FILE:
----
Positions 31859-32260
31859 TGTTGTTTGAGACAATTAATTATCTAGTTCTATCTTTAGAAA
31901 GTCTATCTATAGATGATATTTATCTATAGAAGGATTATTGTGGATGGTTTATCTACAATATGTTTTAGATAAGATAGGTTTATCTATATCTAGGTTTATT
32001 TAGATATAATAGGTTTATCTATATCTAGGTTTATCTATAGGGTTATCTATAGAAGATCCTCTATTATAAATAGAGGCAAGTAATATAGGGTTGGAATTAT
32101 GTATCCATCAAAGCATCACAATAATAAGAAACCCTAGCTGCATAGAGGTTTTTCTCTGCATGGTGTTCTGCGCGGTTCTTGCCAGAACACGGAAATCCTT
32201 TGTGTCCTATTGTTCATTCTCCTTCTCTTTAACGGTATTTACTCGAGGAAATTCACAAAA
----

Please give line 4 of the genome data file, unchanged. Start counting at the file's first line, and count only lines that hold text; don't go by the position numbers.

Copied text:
32001 TAGATATAATAGGTTTATCTATATCTAGGTTTATCTATAGGGTTATCTATAGAAGATCCTCTATTATAAATAGAGGCAAGTAATATAGGGTTGGAATTAT